Identify and properly dispose of hazardous waste

Many of the chemicals used in everyday activities can be toxic when they enter aquatic systems. The U.S. Environmental Protection Agency estimates that the average household in America generates 20 pounds of hazardous household wastes annually. The typical home also stores 100 pounds of hazardous wastes in storage areas such as basements and closets.

Identify common household hazardous wastes

The following is a list of common household hazardous wastes that contribute to non-point source pollution:

Household items

  • Aerosol Products
  • Button batteries
  • Batteries (rechargeable)
  • Drain cleaners
  • Fluorescent lights
  • Mothballs
  • Nail polish/remover
  • Oven cleaner
  • Polish with solvents
  • Spot removers
  • Thermometers with mercury
Home improvement

  • Concrete cleaner
  • Driveway sealer
  • Furniture stripper
  • Glue with solvents
  • Latex paint
  • Oil-based paint
  • Paint remover
  • Paint thinner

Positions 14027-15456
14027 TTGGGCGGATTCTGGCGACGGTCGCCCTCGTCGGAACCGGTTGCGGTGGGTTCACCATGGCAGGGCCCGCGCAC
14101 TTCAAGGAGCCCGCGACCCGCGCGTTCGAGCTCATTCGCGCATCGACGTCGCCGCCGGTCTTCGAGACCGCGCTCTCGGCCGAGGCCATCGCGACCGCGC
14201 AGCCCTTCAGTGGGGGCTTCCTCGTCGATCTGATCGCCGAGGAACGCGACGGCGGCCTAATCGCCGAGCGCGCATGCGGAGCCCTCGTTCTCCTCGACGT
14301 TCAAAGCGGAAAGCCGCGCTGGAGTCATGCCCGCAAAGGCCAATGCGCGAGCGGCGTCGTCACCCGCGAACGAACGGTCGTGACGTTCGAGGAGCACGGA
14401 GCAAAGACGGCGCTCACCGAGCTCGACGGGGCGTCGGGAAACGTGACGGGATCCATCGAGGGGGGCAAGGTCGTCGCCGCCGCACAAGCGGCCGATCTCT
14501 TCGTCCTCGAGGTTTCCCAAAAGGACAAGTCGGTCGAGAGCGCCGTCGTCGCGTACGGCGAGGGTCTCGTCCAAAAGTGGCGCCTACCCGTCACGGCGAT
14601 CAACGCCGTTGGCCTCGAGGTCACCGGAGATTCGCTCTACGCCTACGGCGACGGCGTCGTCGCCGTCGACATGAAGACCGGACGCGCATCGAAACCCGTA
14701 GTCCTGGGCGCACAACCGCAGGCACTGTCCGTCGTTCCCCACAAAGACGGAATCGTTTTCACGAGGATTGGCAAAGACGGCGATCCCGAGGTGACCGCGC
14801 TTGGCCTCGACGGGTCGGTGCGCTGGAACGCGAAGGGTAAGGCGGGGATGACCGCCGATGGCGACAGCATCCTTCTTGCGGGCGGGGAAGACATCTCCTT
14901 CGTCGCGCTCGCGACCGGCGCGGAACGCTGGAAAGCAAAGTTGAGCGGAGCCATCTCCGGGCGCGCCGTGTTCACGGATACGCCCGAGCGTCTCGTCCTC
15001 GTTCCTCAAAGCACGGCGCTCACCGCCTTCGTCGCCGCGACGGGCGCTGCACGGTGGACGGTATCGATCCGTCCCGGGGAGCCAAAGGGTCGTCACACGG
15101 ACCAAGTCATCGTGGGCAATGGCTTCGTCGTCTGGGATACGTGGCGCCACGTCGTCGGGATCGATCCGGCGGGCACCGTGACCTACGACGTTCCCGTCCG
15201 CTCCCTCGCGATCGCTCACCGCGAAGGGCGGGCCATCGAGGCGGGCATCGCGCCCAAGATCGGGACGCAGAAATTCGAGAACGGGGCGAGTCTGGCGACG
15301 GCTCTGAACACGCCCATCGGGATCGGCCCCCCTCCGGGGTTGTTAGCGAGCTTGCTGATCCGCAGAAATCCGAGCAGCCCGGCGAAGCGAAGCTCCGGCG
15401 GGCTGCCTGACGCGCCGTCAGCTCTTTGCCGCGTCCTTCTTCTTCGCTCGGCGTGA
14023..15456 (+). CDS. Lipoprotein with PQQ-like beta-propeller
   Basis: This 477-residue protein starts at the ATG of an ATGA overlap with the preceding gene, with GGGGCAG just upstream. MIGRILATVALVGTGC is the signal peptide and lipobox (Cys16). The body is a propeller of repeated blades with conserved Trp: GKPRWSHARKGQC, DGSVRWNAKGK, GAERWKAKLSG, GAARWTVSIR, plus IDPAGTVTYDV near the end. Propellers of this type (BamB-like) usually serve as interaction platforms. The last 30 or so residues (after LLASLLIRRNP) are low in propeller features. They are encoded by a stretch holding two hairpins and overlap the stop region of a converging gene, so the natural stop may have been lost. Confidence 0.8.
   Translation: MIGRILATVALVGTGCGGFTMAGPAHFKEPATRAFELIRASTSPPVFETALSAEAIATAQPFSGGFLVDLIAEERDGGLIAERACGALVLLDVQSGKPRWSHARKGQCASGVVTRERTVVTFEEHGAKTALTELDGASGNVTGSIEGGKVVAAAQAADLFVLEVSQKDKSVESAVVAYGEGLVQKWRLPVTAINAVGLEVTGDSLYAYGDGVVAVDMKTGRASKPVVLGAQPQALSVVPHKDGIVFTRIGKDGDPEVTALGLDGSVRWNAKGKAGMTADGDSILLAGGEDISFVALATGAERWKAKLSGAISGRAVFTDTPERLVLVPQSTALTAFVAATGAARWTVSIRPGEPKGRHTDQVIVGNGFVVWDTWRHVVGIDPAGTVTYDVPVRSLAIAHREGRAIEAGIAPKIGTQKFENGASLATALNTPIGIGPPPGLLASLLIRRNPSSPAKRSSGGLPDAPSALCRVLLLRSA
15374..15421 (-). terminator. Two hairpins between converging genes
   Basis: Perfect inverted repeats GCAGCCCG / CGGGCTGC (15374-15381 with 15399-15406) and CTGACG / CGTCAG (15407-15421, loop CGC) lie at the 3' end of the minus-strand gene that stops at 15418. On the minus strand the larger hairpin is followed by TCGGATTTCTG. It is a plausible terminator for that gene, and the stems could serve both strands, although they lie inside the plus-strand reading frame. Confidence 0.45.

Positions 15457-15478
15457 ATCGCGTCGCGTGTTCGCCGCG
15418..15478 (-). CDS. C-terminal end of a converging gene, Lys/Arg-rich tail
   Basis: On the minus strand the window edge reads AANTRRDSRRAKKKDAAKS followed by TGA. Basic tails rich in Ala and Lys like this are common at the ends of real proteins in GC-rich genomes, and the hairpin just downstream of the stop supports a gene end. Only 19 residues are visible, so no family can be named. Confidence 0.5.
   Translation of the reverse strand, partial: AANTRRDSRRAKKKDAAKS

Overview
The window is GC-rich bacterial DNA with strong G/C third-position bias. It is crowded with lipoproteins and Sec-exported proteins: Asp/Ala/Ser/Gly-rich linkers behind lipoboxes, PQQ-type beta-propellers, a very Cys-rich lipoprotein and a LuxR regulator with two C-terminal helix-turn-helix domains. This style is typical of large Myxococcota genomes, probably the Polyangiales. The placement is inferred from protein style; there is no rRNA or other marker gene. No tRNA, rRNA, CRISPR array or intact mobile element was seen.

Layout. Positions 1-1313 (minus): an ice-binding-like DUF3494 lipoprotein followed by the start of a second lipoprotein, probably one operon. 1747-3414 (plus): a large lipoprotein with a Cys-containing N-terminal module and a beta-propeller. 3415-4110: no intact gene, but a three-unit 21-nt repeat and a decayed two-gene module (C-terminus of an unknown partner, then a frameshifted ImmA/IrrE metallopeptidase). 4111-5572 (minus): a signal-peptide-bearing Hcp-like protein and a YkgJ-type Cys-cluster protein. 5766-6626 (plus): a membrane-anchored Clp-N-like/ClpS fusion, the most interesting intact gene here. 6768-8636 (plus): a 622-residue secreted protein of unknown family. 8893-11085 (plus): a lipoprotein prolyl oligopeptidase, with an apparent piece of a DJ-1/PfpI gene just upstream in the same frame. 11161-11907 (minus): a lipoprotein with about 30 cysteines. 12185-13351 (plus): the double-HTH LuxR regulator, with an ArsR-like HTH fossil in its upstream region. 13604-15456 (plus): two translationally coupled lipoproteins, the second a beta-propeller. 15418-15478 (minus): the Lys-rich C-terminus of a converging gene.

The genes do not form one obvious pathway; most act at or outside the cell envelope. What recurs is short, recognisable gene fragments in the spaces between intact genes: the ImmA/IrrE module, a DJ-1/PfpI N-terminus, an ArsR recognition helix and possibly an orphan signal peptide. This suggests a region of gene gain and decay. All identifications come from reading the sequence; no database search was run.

• Roofing tar
  • Wood preservatives
Lawn and garden

  • Bug spray
  • Charcoal lighter fluid
  • Fertilizer (with weed killer)
  • Insect killer
  • Pool chemicals
  • Rodent bait
  • Weed killer

  • Auto batteries
  • Brake Fluid
  • Carburetor cleaner
  • Degreasers
  • Fuels
  • Oil filters
  • Used antifreeze
  • Used motor oil

Properly dispose of household hazardous waste

Alachua County has a number of toxic and hazardous waste management facilities.

The largest of these facilities is the Household Hazardous Waste Collection Center (HHWCC), located at 5125 NE 63rd Ave. next to the Leveda Brown Environmental Park and Transfer Station (Waldo Rd North of the Airport — follow the signs). The center, operated by Alachua County Department of Environmental Protection, collects the following materials (free of charge, unless otherwise stated on their collection Web site):

  • Poisons
  • Flammable Liquids
  • Corrosives
  • Used Motor Oil and Filters, Brake Fluid, Transmission Fluid
  • Automotive Batteries
  • Antifreeze
  • Stale Gas and Diesel Fuel
  • Paints and Other Surface Coatings
  • Aerosol Containers
  • Dry Cell Batteries
  • Fluorescent Lamps
  • End of Life Electronics

If you are trying to dispose of a hazardous material that is not collected by the Household Hazardous Waste Collection Center, visit www.earth911.org and enter your zip code for waste collection centers in your area.

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